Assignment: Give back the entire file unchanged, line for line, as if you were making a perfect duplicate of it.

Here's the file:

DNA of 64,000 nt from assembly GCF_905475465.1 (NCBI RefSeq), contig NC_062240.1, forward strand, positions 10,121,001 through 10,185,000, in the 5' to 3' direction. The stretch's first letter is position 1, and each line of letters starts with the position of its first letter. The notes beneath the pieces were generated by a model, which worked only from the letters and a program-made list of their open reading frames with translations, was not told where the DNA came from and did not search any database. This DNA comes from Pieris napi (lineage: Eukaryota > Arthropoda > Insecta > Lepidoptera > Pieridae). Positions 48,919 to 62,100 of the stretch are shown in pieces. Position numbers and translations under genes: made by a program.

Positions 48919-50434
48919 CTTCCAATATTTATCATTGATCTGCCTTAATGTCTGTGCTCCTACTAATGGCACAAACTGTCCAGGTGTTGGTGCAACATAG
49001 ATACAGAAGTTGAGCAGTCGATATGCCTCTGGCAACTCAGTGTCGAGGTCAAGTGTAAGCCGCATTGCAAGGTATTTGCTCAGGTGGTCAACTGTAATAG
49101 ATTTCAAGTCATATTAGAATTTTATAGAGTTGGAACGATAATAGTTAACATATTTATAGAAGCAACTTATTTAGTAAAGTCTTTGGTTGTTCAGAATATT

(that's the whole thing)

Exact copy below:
DNA of 64,000 nt from assembly GCF_905475465.1 (NCBI RefSeq), contig NC_062240.1, forward strand, positions 10,121,001 through 10,185,000, in the 5' to 3' direction. The stretch's first letter is position 1, and each line of letters starts with the position of its first letter. The notes beneath the pieces were generated by a model, which worked only from the letters and a program-made list of their open reading frames with translations, was not told where the DNA came from and did not search any database. This DNA comes from Pieris napi (lineage: Eukaryota > Arthropoda > Insecta > Lepidoptera > Pieridae). Positions 48,919 to 62,100 of the stretch are shown in pieces. Position numbers and translations under genes: made by a program.

Positions 48919-50434
48919 CTTCCAATATTTATCATTGATCTGCCTTAATGTCTGTGCTCCTACTAATGGCACAAACTGTCCAGGTGTTGGTGCAACATAG
49001 ATACAGAAGTTGAGCAGTCGATATGCCTCTGGCAACTCAGTGTCGAGGTCAAGTGTAAGCCGCATTGCAAGGTATTTGCTCAGGTGGTCAACTGTAATAG
49101 ATTTCAAGTCATATTAGAATTTTATAGAGTTGGAACGATAATAGTTAACATATTTATAGAAGCAACTTATTTAGTAAAGTCTTTGGTTGTTCAGAATATT